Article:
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Ethiopia by E-mail

Date: Sat, 02 Oct 2004 09:37:39 -0600
From: "James E. Rollin, Ph.D." <rollin@uic.edu>

Another message from Ethiopia. It is Saturday morning and I have been in my apartment for 5 days. The power is out which seems to be a regular problem, so is the water.

I have been taking a line taxi to work. It is a minibus that follows a specific route. It cost about 1br per ride or about 12 cents US. There is a driver & a conductor. The conductor hangs out the window or side door shouting the destination & collects the fares. If the taxi is not full, it will stop at a busy spot & the driver will get out & hustle up more customers so the taxi is almost always full. The regular taxi's, the contract cabs cost about 30br to go to Sedist Kilo. Friday I took a line taxi to the Arat Kilo & walked up the hill to the university. Arat Kilo means four kilometers, & the university is at Sedist Kilo (six kilometers) & is often called sedist kilo. I don't know where they start measuring from. The whole area was more crowded than I have seen it this week. I asked a student what was going on, & she said it was a celebration of St. Mary on the 21st day of the new year [Ethiopian Calendar]. Not a fasting day or day off work, but many people go to the churches to celebrate.

Women Polishing Floor At the university I took a picture of five women who have been cleaning & polishing the new walkways around our building by hand for a couple weeks with water & a stone of some kind. The walkways are flat stones about 6-8 inches in diameter with some kind of red mortar or cement in between. They are polishing the stones smooth & making the surface smooth without seams. Usually there are six women working. They are only part way finished. It is cheaper to hire 6 women for 3-4 weeks than it is to buy the machine to do this work in a day or two.

This is the second time I am typing the following, the power went out at the university while I was working at my desktop.

Mekonin the university driver took me to the IFESH office, he is a good driver & knew where it was when I told him the Nazareth building on Gebre Haile Selassie Rd. There is no systematic system to identify street addresses. On the way over, he told me about the celebration of St. Mary. It is celebrated on the 21st day of each month but is a big celebration on the 21st day of the first & sixth months. It is not a fasting day or a day off work. The 21st of May is traditionally Mary's birthday. Mekonin says that there is a drink called tela [teka] made from maize (corn) & baked bread for the celebration. Mekonin is Ethiopian Orthodox & this celebration is an orthodox celebration.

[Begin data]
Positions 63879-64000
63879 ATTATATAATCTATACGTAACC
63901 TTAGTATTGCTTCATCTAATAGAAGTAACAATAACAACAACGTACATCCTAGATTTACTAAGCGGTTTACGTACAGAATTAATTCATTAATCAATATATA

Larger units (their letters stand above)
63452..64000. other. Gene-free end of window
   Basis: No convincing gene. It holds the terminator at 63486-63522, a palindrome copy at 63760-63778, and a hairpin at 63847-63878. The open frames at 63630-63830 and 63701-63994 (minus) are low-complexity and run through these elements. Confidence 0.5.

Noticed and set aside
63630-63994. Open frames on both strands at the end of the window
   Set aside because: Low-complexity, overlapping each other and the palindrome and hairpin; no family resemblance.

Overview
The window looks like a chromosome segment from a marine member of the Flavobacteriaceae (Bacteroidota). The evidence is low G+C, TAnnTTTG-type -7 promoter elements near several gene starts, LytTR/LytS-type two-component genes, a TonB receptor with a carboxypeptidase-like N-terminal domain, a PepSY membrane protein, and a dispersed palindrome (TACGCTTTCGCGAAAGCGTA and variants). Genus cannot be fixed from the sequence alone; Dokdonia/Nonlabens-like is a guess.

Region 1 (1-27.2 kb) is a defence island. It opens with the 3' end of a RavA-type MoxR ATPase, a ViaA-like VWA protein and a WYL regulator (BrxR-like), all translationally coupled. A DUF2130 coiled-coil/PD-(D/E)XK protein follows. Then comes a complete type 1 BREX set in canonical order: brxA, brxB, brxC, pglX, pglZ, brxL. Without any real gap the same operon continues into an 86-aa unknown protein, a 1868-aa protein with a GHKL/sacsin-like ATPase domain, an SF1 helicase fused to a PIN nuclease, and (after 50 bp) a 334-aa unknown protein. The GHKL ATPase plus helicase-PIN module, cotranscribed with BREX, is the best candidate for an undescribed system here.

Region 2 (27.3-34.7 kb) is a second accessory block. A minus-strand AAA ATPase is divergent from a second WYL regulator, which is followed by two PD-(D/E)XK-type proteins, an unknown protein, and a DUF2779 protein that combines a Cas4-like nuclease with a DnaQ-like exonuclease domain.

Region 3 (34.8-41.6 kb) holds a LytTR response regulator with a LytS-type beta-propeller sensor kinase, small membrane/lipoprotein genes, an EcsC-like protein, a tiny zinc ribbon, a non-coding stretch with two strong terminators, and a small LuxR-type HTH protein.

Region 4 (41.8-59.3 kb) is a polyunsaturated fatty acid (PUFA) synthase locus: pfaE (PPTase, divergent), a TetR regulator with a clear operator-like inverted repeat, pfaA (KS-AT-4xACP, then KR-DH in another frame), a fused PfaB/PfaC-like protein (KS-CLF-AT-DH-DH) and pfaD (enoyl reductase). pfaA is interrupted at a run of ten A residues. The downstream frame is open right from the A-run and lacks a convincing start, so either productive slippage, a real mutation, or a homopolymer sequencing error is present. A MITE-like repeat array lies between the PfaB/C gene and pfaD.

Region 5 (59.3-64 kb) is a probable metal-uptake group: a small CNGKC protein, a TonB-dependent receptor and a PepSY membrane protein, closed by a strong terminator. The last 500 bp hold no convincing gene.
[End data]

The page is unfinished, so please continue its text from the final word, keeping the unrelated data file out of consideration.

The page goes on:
Mekonin talked about himself & his family on the way back to the university. He has four brothers and one sister. He is the youngest I think. Ten years ago when he was in the 8th grade & his brother was in the 9th grade, his father died. His mother did not work & got a government pension of 51br/month or about $5.90 US. All his brothers and sister contributed to supporting his mother. He & his brother found jobs washing cars with a couple other young men. They were paid tips by the car owners, the owner of the business would not pay them. He made about 20br/day or about $2.30 US/day. He thought this was a good wage. The median income in this country is about $1.00 US/day. He went to extension school in the evening. He said he did not study like he should because he was tired from working all day and he graduated with a 1.8 GPS. 2.0 GPA minimum is the requirement to go on to college. His other siblings went to college. One brother works as a civilian engineer at the air force base in Debre Zeyit. His sister has a degree in auditing/accounting and works at Ethiopian Airlines. He now has a good job with a good salary driving for the university. He & his siblings help support their mother and each other and he says they live well. Mekonin appears to have only one dress shirt, he wears it every day to work. It is always cleaned & pressed. He lives within a 5 minute walk to the university.

Things are going well in class. I taught my first class Monday and the students are eager & enthusiastic. We have been getting very positive comments from them about the way we teach. In the past, university professors have simply lectured at them but our methods are very interactive & require the students to apply what we are talking about to the Ethiopian context.



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